Well, you can do that, and in fact 44% of B2B businesses direct their users to the homepage instead of the landing page (Source: MECLABS). But this is a big mistake.
Think about it, if you're on the homepage of a company you've just found, or you’re browsing their ‘About Us’ page, scrolling down reading snippets here and there, trying to get a flavour for who the company are or what they do, and boom; you scroll on to a form with a title saying something about an eBook, it’s asking for you name, email address, job title… blah blah, what’s the likelihood you’ll scroll right on past? Or just leave the site altogether because that’s just not a great user experience.
Landing pages allow you to provide the visitor with enough information about what your content will provide them, in a clear and concise way without distractions. It’s landing page best practice to remove navigation, links to other pages and basically take away any other options so that the reader is focused purely on one thing; your brilliant content.
And the best part is that the visitors to that page will have had to take an action to land there by clicking through on a call-to-action, so something you're offering must have peaked their interest, now you just need to convince them to convert.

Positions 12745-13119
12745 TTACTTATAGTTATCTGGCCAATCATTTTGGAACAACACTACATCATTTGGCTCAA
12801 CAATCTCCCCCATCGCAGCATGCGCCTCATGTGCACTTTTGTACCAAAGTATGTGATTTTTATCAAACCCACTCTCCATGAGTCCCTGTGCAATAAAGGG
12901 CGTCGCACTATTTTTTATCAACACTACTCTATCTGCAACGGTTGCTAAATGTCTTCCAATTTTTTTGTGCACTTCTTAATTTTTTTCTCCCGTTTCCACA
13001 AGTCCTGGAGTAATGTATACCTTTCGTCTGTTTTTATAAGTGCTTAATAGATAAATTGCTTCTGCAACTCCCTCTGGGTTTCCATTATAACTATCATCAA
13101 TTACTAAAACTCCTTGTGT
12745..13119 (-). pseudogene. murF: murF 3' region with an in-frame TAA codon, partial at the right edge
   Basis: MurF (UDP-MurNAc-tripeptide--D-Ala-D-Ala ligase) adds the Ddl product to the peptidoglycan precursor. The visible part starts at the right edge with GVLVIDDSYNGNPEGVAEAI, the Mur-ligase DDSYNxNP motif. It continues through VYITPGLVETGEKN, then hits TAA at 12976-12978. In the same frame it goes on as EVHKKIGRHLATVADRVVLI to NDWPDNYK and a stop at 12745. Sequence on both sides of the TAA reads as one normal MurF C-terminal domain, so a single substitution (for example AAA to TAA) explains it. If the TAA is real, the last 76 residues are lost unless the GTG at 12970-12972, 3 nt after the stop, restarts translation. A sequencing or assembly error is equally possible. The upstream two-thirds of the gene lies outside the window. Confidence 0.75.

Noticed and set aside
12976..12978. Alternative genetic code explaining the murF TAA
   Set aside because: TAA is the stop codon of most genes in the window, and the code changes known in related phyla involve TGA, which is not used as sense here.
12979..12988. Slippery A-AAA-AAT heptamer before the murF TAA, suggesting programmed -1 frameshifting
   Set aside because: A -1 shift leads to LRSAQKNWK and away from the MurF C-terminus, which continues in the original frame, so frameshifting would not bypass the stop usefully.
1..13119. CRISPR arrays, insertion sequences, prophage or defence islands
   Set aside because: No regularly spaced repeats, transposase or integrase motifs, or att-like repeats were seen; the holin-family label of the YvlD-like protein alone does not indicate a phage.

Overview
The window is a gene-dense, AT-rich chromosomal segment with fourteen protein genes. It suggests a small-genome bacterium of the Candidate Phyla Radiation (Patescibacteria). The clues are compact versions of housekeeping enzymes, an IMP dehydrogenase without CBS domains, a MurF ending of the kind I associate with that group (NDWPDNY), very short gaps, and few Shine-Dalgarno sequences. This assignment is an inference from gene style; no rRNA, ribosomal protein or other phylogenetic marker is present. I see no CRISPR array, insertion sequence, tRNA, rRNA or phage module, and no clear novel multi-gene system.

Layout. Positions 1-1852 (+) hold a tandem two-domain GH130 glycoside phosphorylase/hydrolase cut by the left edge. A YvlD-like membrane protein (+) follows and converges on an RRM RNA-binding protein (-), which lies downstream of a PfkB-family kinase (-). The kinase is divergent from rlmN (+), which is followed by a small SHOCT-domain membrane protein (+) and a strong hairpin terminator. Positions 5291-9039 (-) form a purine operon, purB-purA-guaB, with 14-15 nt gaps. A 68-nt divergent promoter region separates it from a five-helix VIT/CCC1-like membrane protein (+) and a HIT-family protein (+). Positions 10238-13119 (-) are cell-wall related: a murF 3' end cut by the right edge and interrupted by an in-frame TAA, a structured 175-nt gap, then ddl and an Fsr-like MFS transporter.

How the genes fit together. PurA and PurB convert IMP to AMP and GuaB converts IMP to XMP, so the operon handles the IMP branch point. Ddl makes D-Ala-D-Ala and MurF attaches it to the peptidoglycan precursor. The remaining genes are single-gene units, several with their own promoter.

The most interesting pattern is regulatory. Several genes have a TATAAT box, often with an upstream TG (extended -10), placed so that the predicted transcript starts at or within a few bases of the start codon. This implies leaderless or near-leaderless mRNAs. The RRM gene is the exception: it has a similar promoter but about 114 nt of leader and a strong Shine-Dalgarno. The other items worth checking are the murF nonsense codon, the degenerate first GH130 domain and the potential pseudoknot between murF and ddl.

Elements To Include On Your Landing Page
So without further a-do, here are the elements that make a great landing page, primed and ready for creating inbound conversions:
A Clear Headline
The headline of your landing page is the first thing people will see, and it could be the thing that stops them from bouncing straight off, so this is worth some thought! It’s also prime real estate for your chosen keyword, so make sure you include it here to improve SEO – of course we should all know by now, not to keyword stuff any headlines so make sure the headline flows naturally to the reader.
The headline should be punchy and clearly demonstrate the value of your offer – focus it around the problem you are solving for the reader, rather than how great you think your offer/product is. You only have 8 seconds to make an impression on a landing page. (Source: Interactive Marketing Inc)